With every new Chrome OS device that’s released, it seems like there’s either a touch-screen, 2-in-1 design, or both to add functionality beyond the traditional laptop form factor. Thanks to a recent discovery within Chrome OS’s Developer Mode, you can now use split-screen snapping for proper touch-friendly multitasking when using a ChromeOS device as a tablet.

In order to use split-screen snapping on Chrome OS (via Chrome Unboxed), you’ll need to have Developer Mode enabled and then add -enable-tablet-splitview. A fair understanding of Chrome OS’s Crosh shell is required here, but assuming you’re comfortable with this, you should be ready to start using the new split-screen snapping once the above command has been enabled.

Tapping on the overlay button in Chrome OS will showcase a grid of all windows that are currently open, and dragging a window to either the left or right side will then snap it into place. Once you’ve got two windows open (one of the left and one on the right), you’ll be able to adjust the size of each one with the black bar that divides them.

If this sounds similar to how you run two apps side by side on Android, that’s because it is. It shouldn’t come as any surprise that Google would use a similar multitasking setup across both of its platforms, but what is odd is why it took so long for split-screen snapping to finally make its way to Chrome OS.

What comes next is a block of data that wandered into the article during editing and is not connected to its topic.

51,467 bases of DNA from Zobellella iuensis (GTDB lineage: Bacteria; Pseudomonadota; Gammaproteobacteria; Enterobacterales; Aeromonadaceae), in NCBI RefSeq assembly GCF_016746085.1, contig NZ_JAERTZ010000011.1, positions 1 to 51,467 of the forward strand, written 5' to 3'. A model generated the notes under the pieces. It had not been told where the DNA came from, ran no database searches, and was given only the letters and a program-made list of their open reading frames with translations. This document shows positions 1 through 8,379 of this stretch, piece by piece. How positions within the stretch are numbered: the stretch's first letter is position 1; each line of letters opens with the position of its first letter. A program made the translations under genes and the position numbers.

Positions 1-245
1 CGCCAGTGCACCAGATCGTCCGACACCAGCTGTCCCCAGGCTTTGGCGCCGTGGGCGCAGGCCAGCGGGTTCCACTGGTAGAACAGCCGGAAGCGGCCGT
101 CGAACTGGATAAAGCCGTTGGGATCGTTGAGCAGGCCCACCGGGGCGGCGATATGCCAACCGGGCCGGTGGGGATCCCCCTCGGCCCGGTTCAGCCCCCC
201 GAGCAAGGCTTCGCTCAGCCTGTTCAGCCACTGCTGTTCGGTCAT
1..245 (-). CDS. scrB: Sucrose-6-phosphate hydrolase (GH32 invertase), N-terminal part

In addition to split-screen snapping, Chrome OS has also recently been spotted with an updated app drawer UI, dark mode setting, and pinch-to-zoom gestures for better touchscreen navigation.

A new Chromebook Pixel is reported to debut alongside the Google Pixel 2 this fall, and although Google has yet to comment on when these new software additions will be added, we wouldn’t be too surprised to see them introduced with this upcoming hardware.


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